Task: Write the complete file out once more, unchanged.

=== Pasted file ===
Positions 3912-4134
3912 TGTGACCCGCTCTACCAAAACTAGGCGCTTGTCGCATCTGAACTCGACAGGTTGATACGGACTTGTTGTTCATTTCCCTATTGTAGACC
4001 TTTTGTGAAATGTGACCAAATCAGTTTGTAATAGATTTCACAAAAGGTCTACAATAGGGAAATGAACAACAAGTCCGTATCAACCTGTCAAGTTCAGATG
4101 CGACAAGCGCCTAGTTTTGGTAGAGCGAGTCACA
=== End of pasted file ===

Positions 3912-4134
3912 TGTGACCCGCTCTACCAAAACTAGGCGCTTGTCGCATCTGAACTCGACAGGTTGATACGGACTTGTTGTTCATTTCCCTATTGTAGACC
4001 TTTTGTGAAATGTGACCAAATCAGTTTGTAATAGATTTCACAAAAGGTCTACAATAGGGAAATGAACAACAAGTCCGTATCAACCTGTCAAGTTCAGATG
4101 CGACAAGCGCCTAGTTTTGGTAGAGCGAGTCACA